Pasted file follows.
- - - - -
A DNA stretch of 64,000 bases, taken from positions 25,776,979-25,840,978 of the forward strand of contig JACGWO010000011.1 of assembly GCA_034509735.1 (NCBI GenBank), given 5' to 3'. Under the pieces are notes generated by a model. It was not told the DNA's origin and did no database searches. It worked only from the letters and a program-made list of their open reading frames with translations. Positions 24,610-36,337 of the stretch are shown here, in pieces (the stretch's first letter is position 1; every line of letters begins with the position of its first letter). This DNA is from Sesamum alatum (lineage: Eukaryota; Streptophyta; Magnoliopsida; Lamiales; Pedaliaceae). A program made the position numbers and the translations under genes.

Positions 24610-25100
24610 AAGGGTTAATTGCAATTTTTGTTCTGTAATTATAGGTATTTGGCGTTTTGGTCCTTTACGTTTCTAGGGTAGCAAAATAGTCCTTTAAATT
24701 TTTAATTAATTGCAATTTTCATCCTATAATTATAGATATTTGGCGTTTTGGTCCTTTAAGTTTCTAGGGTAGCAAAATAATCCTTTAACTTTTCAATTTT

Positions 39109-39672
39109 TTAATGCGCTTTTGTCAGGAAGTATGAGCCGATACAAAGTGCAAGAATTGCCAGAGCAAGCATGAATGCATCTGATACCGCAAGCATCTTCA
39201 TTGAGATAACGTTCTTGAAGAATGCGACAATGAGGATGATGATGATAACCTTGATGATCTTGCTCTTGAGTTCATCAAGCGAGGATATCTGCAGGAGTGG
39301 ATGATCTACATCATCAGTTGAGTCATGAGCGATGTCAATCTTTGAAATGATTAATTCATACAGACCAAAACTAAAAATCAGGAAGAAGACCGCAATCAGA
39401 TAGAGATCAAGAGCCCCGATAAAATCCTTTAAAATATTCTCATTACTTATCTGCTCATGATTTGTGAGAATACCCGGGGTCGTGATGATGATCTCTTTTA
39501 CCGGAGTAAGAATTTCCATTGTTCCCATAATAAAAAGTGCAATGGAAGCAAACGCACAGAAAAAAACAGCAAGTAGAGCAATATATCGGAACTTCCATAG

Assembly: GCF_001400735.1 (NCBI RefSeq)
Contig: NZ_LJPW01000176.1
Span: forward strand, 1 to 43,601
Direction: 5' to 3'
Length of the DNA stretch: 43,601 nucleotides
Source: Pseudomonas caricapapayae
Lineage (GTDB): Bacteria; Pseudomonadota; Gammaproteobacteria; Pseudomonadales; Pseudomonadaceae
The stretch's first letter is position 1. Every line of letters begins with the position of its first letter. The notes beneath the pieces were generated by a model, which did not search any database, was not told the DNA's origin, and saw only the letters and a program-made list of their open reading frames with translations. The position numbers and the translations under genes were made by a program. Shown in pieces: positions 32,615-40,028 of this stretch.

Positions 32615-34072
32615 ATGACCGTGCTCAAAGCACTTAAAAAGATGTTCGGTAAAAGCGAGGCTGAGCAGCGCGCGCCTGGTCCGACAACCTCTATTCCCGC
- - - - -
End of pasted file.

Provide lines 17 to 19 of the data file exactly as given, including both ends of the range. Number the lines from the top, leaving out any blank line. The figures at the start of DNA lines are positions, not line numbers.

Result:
Lineage (GTDB): Bacteria; Pseudomonadota; Gammaproteobacteria; Pseudomonadales; Pseudomonadaceae
The stretch's first letter is position 1. Every line of letters begins with the position of its first letter. The notes beneath the pieces were generated by a model, which did not search any database, was not told the DNA's origin, and saw only the letters and a program-made list of their open reading frames with translations. The position numbers and the translations under genes were made by a program. Shown in pieces: positions 32,615-40,028 of this stretch.

Positions 32615-34072